Ubuntu [I can't speak for any other distros as I haven't tried them] just doesn't compare with Windows or OS X as far as ease of use. 8 years ago I built a Windows box and _installed_ Win98SE and didn't have any problems [note: 'no problems' means 'no visible problems', people who say 'Windows just works" are probably unaware of invisible issues like worms or spyware, kind of like you might not notice that your car leaks oil or steering fluid if you park in a different spot every day]; 2 years ago I got a Mac Mini and was _blown_away_ by how everything "just worked" even though I had never used a Mac before; 3 months ago I bought a System 76 laptop -- pre-installed Ubuntu so I did _not_ have to install the OS -- and have had no end of problems (not Sys76's fault!!! all the hardware works with Ubuntu, I've just had lots of software (often dependency) issues) despite the fact that I've used (as a _user_ not an _admin_) hp-ux and/or solaris daily at work for the last 6.5 years.
    Good post. I'm not an anti-MS zealot. I was a Windows user from 95 up until XP. I don't really have a problem with Windows from a usability standpoint -- I agree that it's a very easy OS for someone who's not interested in computers to sit down with and use, as long as everything is running fine. When it comes to getting under the hood, it's every bit as bewildering as linux, if not more so, to try to fix. Ever try to walk someone through editing their registry over the phone? It's no fun. The registry editor is every bit as complex, or more, as typing things into a terminal, but you still have to do it when something goes wrong, if you don't want to just take your computer to a shop for someone else to fix.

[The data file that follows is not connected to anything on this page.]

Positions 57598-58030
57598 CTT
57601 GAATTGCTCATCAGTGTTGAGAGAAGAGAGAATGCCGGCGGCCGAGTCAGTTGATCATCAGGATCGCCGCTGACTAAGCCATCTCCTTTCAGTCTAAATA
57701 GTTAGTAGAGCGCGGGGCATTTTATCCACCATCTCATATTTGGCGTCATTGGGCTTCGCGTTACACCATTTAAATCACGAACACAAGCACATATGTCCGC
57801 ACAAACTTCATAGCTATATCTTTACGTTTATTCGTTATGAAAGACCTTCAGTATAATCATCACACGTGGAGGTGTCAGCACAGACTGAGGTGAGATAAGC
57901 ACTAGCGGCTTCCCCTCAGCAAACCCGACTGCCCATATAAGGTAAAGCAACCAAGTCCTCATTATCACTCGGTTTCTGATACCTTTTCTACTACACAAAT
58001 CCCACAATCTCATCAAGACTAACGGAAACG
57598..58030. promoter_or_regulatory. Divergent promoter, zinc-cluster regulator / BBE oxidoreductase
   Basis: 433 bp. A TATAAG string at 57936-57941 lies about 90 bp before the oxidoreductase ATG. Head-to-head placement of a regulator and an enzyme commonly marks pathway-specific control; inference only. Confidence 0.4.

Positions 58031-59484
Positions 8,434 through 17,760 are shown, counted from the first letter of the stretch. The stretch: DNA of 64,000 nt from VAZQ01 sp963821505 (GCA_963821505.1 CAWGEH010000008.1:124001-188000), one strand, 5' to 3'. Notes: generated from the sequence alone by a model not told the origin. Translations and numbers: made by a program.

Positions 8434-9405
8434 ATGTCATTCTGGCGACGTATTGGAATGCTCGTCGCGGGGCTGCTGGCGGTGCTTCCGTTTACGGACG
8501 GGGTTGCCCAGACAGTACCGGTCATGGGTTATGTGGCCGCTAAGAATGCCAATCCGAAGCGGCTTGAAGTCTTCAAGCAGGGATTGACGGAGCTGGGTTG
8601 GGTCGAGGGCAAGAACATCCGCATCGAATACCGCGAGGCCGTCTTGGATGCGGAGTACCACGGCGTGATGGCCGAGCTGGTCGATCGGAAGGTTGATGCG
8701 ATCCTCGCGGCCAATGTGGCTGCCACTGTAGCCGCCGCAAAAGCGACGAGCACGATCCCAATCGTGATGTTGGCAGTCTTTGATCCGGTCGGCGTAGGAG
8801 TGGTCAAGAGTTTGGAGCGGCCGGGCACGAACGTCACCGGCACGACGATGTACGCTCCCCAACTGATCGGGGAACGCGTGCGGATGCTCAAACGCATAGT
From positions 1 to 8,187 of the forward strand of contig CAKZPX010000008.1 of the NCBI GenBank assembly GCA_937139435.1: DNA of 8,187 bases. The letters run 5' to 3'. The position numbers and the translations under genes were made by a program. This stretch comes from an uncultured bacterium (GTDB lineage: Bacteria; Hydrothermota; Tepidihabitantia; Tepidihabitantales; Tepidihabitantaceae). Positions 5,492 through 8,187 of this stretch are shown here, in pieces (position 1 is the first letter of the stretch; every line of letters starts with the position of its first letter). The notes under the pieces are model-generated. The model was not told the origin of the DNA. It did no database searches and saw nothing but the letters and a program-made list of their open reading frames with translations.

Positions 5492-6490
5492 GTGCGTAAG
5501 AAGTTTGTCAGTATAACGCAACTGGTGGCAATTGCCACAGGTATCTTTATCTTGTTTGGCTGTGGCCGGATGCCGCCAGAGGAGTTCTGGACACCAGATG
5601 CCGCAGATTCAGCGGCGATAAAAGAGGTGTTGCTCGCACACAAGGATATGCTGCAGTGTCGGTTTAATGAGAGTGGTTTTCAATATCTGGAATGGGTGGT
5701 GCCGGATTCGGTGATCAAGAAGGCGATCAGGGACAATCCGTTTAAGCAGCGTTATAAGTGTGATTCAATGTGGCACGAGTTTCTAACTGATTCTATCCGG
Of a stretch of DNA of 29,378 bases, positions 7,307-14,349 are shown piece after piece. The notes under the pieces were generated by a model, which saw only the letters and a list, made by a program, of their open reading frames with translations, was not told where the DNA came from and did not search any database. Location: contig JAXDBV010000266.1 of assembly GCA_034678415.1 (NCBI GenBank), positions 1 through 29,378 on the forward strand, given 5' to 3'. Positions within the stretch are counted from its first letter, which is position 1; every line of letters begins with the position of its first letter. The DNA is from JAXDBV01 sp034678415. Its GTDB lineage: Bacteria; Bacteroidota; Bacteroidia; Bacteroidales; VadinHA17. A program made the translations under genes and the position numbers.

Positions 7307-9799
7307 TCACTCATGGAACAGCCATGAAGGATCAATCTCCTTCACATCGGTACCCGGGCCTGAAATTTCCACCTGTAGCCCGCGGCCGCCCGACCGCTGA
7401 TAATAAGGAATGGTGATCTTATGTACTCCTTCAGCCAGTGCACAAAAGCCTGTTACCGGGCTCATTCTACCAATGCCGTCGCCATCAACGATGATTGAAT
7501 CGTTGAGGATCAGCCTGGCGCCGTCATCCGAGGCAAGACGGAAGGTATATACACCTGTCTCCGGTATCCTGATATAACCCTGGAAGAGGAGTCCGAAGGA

Windows has just as many infuriating quirks as any other OS (like 98's refusal to find drivers that are already installed) when one has to get into the guts of it. The difference between Windows / Mac and something like Ubuntu is that the hardware support often isn't as unified or well-supported, because Ubuntu isn't a giant commercial OS with support from vendors. I certainly wish things were different in that regard, and that Ubuntu worked "out of the box" for everyone. We're not there yet, certainly, but I hope that day will come at some point.

    I'm not trying to be harsh on people who don't want to use the command line -- I stayed away from Linux myself for quite a while because I found the commands confusing and kind of arcane, so I definitely know how that feels. However, there also wasn't a community like this, full of helpful people who are willing to take time to help others learn. I think that with a positive attitude and a willingness to absorb information, there's a lot benefit and fun to be had getting your hands dirty and learning to use your tools.

    I've worked with so many people over the years who think computers are magical, irrational devices that have a will of their own, and they're afraid to do anything except by rote. A little self-education goes a long way towards dispelling this fear -- no matter what OS you're using.
    Focus is Cash in the Economics of Attention
    No one should apologize for, nor act threatened as a result of their preferences.- PapaRaven

  10. #10
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    Re: How can I avoid the #@$% CMD LINE?

    Quote Originally Posted by inversekinetix View Post
    Can you imagine if you had to mess around on forums and flash hardware just to get your set top DVD player to play surround sound? If you had to recompile the software on your cellphone for it to display flash animation?
    You totally just hit on what "Linux as a hobby" means to me, and why it's my hobby